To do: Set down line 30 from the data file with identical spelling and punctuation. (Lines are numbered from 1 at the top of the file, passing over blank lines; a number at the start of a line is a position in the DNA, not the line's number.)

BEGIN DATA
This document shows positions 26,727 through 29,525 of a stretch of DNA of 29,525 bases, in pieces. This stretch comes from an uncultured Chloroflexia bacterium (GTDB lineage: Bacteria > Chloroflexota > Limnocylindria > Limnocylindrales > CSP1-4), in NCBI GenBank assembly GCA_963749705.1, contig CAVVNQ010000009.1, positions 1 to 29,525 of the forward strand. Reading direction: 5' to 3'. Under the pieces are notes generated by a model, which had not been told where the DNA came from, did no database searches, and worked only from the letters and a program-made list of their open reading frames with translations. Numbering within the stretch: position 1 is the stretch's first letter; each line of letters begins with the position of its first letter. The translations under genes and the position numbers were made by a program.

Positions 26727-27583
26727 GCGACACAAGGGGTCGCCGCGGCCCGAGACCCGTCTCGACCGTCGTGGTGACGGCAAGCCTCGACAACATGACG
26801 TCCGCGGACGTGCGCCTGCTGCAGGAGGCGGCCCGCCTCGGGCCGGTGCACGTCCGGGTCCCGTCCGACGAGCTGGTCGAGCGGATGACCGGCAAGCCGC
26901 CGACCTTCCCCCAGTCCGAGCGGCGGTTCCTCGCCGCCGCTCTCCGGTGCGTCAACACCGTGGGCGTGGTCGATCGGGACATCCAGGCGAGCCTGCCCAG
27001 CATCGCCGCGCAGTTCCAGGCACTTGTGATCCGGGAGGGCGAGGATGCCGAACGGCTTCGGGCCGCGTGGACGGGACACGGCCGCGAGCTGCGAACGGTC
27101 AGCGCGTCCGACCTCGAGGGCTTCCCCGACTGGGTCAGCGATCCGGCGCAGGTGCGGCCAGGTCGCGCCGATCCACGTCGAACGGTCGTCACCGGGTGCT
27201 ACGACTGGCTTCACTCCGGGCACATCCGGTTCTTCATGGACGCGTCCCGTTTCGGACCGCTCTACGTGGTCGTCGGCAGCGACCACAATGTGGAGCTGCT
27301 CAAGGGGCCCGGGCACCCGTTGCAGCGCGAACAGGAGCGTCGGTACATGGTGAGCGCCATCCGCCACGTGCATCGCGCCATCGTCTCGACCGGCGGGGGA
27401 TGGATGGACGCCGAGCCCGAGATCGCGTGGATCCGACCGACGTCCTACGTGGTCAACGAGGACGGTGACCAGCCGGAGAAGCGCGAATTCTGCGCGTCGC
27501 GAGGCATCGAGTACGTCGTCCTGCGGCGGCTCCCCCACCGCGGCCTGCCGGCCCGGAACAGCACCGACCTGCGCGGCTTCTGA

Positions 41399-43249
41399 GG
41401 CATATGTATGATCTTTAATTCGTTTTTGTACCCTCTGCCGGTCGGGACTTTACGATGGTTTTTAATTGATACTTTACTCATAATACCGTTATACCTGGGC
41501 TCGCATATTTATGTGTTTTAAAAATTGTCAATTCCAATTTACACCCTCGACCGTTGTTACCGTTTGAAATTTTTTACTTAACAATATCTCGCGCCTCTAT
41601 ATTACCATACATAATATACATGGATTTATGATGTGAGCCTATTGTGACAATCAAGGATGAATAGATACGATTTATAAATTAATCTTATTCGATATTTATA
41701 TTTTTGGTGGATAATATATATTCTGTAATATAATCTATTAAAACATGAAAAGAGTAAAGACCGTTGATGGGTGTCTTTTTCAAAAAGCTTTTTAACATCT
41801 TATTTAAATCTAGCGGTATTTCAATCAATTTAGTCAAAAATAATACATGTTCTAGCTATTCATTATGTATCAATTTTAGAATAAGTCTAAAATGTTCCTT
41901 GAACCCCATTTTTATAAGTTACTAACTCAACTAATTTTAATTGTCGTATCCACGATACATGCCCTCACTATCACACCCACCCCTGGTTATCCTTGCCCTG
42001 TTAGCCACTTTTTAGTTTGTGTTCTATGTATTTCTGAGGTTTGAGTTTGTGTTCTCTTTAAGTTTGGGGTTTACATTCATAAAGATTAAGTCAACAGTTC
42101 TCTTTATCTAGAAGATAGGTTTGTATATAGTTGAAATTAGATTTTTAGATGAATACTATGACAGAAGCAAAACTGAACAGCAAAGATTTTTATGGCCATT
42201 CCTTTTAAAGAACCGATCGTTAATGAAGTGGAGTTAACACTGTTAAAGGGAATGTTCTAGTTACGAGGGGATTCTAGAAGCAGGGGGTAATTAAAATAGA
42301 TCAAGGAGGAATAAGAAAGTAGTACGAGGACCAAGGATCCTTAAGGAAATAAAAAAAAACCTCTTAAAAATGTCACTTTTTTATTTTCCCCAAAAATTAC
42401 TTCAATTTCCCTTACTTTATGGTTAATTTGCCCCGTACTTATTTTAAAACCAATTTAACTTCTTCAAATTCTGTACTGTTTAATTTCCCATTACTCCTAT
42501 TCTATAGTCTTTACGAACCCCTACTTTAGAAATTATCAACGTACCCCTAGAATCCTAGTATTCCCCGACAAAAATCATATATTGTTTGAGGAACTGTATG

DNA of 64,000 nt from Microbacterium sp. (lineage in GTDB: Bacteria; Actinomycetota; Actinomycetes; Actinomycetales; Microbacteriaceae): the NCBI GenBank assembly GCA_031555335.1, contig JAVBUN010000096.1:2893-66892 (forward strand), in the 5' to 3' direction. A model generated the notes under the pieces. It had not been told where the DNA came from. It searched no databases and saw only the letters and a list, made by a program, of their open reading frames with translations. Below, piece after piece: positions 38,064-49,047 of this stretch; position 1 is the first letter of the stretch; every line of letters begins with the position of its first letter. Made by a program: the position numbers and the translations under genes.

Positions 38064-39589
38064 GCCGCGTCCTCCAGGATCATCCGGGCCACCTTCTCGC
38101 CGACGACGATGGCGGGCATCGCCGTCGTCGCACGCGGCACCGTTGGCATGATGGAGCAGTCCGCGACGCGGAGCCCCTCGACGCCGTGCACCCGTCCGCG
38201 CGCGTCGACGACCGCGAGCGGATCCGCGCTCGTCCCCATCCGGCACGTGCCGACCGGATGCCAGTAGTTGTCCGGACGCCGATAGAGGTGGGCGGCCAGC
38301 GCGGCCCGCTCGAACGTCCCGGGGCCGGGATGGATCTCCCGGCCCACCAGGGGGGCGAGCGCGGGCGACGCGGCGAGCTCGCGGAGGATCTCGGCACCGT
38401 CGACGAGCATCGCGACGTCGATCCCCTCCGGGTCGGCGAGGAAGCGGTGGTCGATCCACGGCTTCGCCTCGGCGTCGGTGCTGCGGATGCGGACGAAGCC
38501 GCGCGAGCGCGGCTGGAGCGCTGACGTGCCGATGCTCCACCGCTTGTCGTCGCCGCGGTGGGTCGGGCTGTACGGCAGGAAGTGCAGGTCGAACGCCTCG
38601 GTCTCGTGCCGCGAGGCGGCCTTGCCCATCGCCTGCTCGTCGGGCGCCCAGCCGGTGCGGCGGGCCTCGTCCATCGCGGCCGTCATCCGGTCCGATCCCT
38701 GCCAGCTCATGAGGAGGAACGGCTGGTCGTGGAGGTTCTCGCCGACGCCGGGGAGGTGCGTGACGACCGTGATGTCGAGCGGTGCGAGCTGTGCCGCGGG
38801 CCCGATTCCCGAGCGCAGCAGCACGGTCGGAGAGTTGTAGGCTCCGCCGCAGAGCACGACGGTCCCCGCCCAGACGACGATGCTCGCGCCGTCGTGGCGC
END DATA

38201 CGCGTCGACGACCGCGAGCGGATCCGCGCTCGTCCCCATCCGGCACGTGCCGACCGGATGCCAGTAGTTGTCCGGACGCCGATAGAGGTGGGCGGCCAGC